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Kristin Dziczek
By Kristin Dziczek Vice President - Industry, Labor, & Economics, Center for Automotive Research

Automotive is one of the most highly-automated industries in the world, and it has been a leading force in expanding the use of industrial automation for decades. In fact, the first industrial robot in production was a Unimation UNIMATE that GM installed on a die-casting line in New Jersey in 1962.

Developments such as the Stanford Arm and MIT’s Silver Arm that were initially deployed in automotive led to widespread proliferation of industrial automation in the US auto industry throughout the 1970s and 1980s.

Industrial automation continues to grow within the automotive industry. According to the International Federation of Robotics, the automotive industry accounted for 56% of all North American industrial robotics orders in 2016, and 35% of all new robotic sales globally that year.

The integration of automation, computers, and electronics in manufacturing is only going to grow as automakers and suppliers build the “smart” cyber-physical systems that are commonly known as Industry 4.0. These systems create a virtual network between automation, advanced processes, and humans where Big Data analytics and real-time data exchange can lead to even lower costs, more significant improvements in productivity and quality, and more agile and resilient manufacturing systems. The result is production systems with near-zero downtime, advanced lean production, and integrated global production networks.

The FANUC CR-35iA collaborative robot is designed to work in close proximity to humans.

In addition to factory automation that performs physically demanding or dangerous work once done by humans, some robotics can be used to augment a human’s ability to execute a production task more efficiently or with greater precision. Collaborative robots, also known as “cobots,” are robotic arms explicitly designed to interact with humans in a production environment. Cobots have shorter armatures and automatic shut-off when touched, so they are safer to work in small spaces near workers.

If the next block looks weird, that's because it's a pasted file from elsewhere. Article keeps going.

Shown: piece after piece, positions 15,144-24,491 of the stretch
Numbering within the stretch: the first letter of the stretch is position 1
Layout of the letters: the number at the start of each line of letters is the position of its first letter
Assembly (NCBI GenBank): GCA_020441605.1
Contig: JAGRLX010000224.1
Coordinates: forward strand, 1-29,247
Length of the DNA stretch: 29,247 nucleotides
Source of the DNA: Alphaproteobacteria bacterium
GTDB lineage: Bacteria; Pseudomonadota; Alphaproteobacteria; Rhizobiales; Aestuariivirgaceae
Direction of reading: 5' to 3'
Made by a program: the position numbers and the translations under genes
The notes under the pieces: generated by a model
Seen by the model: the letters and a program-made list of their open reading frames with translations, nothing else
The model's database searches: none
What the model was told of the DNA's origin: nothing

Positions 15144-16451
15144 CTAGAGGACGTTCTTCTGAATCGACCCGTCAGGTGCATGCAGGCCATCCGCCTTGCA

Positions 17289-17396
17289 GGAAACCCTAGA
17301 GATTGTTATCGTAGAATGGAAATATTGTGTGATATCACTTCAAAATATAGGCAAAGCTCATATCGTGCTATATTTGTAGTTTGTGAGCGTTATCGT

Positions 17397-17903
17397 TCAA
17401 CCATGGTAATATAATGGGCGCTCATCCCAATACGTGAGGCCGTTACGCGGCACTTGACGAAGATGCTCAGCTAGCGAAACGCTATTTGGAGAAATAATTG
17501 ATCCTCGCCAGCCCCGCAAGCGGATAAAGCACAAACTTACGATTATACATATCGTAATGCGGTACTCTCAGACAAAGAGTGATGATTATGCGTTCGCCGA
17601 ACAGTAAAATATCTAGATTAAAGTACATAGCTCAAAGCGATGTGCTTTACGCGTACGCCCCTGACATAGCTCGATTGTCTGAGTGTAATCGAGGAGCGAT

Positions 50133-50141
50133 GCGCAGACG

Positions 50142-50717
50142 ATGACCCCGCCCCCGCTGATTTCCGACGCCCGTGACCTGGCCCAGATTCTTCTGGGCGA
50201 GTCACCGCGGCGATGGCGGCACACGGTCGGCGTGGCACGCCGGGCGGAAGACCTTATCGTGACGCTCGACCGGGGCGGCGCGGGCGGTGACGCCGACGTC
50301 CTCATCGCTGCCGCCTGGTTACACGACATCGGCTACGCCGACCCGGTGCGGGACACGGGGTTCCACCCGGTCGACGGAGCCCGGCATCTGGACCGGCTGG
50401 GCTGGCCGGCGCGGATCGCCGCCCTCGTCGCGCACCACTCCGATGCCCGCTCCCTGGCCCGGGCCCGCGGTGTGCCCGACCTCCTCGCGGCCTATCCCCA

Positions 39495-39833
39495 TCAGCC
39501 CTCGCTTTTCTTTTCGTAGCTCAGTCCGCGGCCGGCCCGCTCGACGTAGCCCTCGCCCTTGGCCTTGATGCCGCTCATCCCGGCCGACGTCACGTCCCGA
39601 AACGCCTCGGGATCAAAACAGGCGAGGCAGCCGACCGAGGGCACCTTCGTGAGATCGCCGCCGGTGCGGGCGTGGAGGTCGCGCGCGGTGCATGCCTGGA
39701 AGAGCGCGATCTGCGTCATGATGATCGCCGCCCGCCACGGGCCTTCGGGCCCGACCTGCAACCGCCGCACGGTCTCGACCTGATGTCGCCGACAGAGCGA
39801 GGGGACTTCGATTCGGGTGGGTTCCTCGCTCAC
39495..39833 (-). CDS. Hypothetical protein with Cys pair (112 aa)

More widespread use of factory automation can have employment consequences. It is not possible to stop the march of progress. However, thoughtful technology deployment planning considers the human implications at the onset as the nature of manufacturing jobs is reshaped and changed. New technology also creates demand for new positions—notably in data analytics that manufacturers can use to improve processes further.

Automation that is already pervasive at the automaker and top-tier supplier levels is spreading to smaller firms in the automotive supply chain. Broader adoption of digital manufacturing technologies enable integrated Industry 4.0 systems and will allow US manufacturers to remain globally competitive.

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